marriase to Miss Jeanette Connaehan
I of that place was celebrated last
! Tuesday. Mr. and Mrs. Sinnett will
be at home, 707 Twenty-third street.
George D. Corneal and bride arriv
ed yesterday from Philadelphia. Mr.
Corneal is director of physical educa
tion in the public schools of the city.
, Miss Letitia Piot. who is to assist in
the wotk of physical culture both in
the grades and in the hlKh school ac -
iConiDanied Mr. find Mrs. Corneal hprp
Senator Frank Funk of Blooming-
, ton, candidate for governor on the
kii ,ii,. .j ....:..
i uuu iiiwDC i iv,fr at v uaui r'li it v n in
j bull moose ticket, accompanied by his
idiupaiKu uuuiaser, 11. r. uen -
tOn U It f TI thtt ntV VColnr.
! dav ronding up tbe loca, herd
and feeding them the stereotyp
ed brand of ante-election taffy plus
! C. E. Fearons and family left to
connected with the company which
will ectuip the Illinois-Michigan canal
and will make his headquarters in
Chicogo in the future. During his
residence in Rock Island, he has made
i a large number of friends who great-
1 Dr. and Mrs. J. H. Ghoul arrived in
! ,he ci,y todav nd are ,he 6ufs'8 of
Mies Hazel Scolds, 544 Twenty-third
s,reet- MisB Schol a bridesmaid
, "the f A MrS" Ghoul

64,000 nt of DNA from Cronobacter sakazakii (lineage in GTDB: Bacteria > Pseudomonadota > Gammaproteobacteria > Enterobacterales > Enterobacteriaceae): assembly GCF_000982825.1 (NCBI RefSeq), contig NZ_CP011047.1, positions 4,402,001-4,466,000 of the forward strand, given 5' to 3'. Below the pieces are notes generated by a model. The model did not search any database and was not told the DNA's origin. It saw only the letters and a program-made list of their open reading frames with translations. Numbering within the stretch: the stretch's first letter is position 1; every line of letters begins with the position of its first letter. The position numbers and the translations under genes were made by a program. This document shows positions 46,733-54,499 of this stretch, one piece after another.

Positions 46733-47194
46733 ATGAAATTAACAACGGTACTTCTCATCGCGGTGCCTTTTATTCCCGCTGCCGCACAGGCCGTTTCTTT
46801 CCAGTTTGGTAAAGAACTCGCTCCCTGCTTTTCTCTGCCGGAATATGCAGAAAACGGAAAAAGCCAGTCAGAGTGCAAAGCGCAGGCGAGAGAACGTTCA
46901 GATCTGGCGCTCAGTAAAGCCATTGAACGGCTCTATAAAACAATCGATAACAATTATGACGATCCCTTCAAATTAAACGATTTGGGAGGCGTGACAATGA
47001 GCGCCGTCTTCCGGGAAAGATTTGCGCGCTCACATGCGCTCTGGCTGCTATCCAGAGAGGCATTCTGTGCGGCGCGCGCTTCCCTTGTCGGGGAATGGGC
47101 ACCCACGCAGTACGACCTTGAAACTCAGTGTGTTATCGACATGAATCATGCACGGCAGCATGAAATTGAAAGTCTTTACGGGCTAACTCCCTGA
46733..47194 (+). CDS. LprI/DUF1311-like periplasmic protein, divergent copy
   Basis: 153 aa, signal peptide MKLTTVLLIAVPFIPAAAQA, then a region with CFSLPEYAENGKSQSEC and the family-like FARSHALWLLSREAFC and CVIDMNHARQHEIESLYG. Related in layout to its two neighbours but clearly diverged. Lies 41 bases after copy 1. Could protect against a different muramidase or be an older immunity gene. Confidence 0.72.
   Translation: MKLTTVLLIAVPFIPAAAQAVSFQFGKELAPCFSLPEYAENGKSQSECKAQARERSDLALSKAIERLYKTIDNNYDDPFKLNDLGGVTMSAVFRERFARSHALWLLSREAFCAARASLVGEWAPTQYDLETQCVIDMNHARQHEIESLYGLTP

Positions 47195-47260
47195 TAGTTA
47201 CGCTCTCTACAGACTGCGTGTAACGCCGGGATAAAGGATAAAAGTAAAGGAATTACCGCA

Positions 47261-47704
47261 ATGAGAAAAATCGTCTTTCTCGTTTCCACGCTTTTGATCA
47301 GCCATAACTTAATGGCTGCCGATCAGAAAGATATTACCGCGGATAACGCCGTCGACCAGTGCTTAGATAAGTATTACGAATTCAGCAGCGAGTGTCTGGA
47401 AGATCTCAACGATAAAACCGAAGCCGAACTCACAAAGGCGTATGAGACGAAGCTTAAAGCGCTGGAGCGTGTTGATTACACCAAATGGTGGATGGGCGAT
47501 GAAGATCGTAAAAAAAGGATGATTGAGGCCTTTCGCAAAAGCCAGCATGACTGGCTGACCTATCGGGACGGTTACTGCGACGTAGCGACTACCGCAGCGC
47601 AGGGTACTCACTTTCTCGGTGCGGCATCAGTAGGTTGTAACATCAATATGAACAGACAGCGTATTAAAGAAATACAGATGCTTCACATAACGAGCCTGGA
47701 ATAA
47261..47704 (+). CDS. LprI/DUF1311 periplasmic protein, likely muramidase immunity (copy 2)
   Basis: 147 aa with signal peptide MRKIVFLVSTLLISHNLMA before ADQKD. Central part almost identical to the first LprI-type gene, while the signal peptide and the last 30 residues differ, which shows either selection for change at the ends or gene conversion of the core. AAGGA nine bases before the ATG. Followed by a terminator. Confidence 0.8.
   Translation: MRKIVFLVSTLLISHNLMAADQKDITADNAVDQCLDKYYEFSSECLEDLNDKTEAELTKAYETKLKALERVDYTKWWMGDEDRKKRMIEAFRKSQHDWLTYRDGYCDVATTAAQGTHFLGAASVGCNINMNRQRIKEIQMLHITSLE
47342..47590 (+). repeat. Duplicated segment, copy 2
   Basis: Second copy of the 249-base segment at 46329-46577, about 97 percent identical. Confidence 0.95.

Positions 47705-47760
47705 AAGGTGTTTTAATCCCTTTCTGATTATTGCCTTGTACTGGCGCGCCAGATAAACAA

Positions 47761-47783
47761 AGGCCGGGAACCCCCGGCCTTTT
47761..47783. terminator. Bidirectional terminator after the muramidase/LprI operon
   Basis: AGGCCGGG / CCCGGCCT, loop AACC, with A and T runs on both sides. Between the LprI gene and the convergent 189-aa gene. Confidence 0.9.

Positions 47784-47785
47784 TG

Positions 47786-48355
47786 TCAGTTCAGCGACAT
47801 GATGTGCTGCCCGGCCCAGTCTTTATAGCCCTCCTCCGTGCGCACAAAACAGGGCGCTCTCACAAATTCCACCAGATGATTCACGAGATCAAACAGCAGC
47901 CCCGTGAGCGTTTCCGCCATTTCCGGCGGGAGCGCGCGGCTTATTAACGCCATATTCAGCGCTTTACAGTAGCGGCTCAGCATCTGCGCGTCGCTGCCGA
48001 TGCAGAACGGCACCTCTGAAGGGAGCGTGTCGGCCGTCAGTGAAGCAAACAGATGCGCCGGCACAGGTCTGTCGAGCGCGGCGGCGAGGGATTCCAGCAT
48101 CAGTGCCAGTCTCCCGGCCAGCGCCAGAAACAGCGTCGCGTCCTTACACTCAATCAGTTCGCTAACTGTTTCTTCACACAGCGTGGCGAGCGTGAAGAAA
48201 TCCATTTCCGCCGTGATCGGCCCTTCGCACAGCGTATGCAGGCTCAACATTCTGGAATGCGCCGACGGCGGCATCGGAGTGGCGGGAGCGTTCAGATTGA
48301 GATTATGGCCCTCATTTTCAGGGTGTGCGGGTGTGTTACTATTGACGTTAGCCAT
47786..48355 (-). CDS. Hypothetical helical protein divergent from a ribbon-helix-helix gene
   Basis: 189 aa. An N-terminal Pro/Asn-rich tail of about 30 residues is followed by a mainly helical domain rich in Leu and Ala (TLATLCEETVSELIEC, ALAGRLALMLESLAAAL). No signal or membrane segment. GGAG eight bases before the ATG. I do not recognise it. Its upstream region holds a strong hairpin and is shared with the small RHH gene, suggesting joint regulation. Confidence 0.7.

celebrated in Des Moines
i about a month ago. After a few davs'
rl.it kam tkov n-11 n V
visit here, they will go to New Or-
1 ,eans &r'd from ,here to Ft- Sletbor.o
Ga . h(r Dr. Ghoul is Inraisil uhh
the 11th cavalrv. U. S. A.
By virtue of a decree of the circuit!
court I shall on the 10th day of Sep-
tenber, 1912, at the hour of 2 c'clock
in thA of' prurtAn a t the acc A r. 9
i urt iouse sell .7 puTHc
i sll of lne rca, estate belonging to the
; estate oi feter nay, aeceasc-d. consist -
, jng 0f i0t8 it 2. 3. 11. 12. 13. 14, 15, IS,
J 17. 19. 21. 22. 23, 24, 27. 2S. 29, and
j so In Peter Hay's addition to liock
j Island. Aleo lot "B," block 3. in Stick -
r.ey's a-idiuon to Rock Iflicd.
EDWARD V. SCIiOEDE, Truitee.
CRUSHED UNDER A
Herbert Henry, aged 20, an employe
cf the Bettendorf Axle company, was
killed at the shops early this morning.
He was lying on the ground under a
huge lifting crane which held a 300
pound block of steel. A fellow work-
, man was in charge of the crane which
as allowed to go too high thereby
leaking the cable and permitting the
i block of steel to drop. It crushed
I young Henry, who was directly under
It. The home of the deceased was at
Shipment of Cement to Chicago
Demonstrates Use of I-M
The Chicago Examiner of this
morning has the following further evl-
dence that the all waterway from the '
lakes to the Mississippi is a future.;
certainty: . I
"The good ship Peerless, with the
barge Red Wing in low, both loaded
to the gunwale with cement, docked
at the western cold storage ware-
j house, Illinois Central pier No. 2,
I East South Water street, yesterday
j afternoon, completing the all-water
; ruuie uum i- muc mm ucuiunnuiii-
I ing that the long disused Illinois and
Mich iran canal in Rtlll nnviihlt n
serious difficulty was encountered en
The experiment was conducted by
the Chicago Portland Cement com -
pany, at the suggestion of the La
Salle Commercial club, La Salle, and